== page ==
Although 2021 med-tech deal volume is 13% higher than last year, the deals represent less than half the value recorded in 2020. The industry has completed 1,576 deals, including licensings, collaborations and joint ventures, through mid-December of 2021. They are valued at $2.13 billion. A total of 573 M&As, on the other hand, have reached $144.75 billion, a 282% rise over 2020.
There was no slowing of biopharma innovation in 2021, even as industry directed significant resources to, while feeling the impact of, the ongoing COVID-19 pandemic. The year saw big wins for developers of DNA vaccines and biosimilars, while CAR T expanded its reach and a drug target once considered undruggable was finally conquered. And as 2021 gives way to 2022, other potentially game-changing technologies and therapeutics are waiting in the wings.
Every year, the BioWorld team takes time to look back and assess the market-moving and life-changing stories and trends of the year. Without a doubt, COVID-19 shook humanity to the core, again. And like glioblastoma, the tentacles of COVID-19 invaded far beyond the obvious and ultimately changed the world. So that’s our top story of the year. But the biopharmaceutical industry is resilient and responsive. Even though there were tectonic shifts in efforts to bring an armamentarium of COVID-19 vaccines and therapeutics to patients with record-breaking speed, work continued on other fronts, because people are still getting sick with cancer, succumbing to horrible diseases like Alzheimer’s and issues such as the battle over drug prices rage on.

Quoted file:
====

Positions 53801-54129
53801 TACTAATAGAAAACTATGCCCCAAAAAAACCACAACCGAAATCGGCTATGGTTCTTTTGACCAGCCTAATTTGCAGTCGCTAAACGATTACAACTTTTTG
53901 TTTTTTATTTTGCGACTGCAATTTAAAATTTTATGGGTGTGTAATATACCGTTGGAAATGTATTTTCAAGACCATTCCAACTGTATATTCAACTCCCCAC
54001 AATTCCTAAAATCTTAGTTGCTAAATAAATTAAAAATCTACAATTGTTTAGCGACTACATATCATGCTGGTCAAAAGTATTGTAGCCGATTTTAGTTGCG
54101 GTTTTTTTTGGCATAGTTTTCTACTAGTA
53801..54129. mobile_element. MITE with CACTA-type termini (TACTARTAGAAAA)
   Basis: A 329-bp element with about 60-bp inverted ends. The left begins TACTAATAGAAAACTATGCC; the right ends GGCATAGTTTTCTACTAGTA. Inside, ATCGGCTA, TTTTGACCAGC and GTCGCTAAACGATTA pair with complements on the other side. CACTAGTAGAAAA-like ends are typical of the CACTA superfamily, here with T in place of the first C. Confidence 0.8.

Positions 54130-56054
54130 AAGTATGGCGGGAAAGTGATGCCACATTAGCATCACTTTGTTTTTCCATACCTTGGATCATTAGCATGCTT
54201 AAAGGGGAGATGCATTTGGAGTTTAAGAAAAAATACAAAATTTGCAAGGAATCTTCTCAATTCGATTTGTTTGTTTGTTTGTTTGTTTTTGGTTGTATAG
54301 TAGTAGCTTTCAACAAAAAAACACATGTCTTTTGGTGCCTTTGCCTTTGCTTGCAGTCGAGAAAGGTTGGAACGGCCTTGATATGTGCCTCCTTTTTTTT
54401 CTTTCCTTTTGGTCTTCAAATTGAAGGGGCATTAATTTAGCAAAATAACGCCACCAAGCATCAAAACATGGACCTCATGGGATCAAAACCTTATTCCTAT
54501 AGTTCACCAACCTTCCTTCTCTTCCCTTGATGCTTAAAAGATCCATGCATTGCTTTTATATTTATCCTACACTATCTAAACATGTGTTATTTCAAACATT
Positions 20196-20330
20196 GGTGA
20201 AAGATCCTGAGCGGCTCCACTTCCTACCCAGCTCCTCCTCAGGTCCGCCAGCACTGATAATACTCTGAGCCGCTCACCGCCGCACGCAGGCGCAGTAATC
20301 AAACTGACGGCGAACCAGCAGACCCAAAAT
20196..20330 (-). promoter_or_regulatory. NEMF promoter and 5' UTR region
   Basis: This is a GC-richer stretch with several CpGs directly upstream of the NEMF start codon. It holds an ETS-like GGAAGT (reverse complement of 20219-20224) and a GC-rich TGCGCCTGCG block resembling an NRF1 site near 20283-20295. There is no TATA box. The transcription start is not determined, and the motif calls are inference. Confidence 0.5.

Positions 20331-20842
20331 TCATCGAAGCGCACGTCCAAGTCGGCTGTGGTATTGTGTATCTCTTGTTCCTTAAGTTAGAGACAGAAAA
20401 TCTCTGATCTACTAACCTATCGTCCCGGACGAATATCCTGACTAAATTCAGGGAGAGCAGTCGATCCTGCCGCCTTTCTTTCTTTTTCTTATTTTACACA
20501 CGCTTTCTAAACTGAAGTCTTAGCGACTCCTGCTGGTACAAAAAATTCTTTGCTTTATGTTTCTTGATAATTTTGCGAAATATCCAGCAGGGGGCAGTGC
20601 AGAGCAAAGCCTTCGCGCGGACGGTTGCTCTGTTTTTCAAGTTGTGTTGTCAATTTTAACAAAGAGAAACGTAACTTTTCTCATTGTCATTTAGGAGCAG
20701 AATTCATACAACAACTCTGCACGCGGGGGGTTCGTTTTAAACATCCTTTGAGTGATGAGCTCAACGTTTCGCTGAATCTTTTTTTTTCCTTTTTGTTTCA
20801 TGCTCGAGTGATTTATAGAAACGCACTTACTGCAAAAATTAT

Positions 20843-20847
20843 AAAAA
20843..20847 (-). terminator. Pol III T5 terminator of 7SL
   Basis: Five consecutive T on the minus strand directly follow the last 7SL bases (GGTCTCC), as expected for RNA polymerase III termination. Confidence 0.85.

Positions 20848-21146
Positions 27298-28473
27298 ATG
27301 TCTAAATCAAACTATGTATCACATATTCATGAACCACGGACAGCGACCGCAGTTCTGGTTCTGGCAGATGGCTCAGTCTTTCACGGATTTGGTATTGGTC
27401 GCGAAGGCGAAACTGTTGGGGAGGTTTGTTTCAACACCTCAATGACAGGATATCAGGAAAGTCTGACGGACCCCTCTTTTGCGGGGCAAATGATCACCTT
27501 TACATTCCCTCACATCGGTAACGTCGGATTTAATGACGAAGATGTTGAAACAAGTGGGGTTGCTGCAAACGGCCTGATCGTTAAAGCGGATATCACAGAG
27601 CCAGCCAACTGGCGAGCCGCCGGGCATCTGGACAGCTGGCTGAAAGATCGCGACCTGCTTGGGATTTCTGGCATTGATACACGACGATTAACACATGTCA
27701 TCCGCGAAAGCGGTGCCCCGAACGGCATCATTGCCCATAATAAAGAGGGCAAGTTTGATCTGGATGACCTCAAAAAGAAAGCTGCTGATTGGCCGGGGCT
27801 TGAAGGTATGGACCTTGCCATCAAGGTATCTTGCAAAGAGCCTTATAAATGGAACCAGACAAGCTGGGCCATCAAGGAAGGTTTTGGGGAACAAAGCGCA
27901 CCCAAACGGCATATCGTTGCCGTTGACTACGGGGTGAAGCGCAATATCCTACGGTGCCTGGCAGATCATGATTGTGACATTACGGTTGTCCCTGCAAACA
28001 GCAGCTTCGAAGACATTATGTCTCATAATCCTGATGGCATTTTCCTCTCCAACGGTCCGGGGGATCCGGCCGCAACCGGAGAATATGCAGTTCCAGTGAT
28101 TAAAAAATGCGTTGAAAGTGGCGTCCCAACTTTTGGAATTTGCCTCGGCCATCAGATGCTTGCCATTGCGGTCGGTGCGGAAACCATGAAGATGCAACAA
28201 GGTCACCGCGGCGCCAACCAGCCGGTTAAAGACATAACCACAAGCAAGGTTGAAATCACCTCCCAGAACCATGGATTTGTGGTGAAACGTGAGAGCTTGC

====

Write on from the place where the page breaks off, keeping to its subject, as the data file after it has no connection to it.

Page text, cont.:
While biopharma companies across the world pulled out all the stops in 2021 to develop and manufacture COVID-19 vaccines and therapies, the pandemic highlighted supply chain weaknesses, spurring demands in many countries for more domestic manufacturing and less reliance on production in other countries.
In China, 2021 saw a number of regulatory efforts aimed at encouraging companies developing novel drugs. As a result, analysts expect that impact investment and investors would allocate capital to “truly innovative oncology drugs” so 2022 could see a more supportive ecosystem for the development of rare disease treatments in China. Meanwhile, they believe that me-too and me-worse drugs, which have accounted for a large portion of China’s drug market, would have a more difficult time getting marketing approval.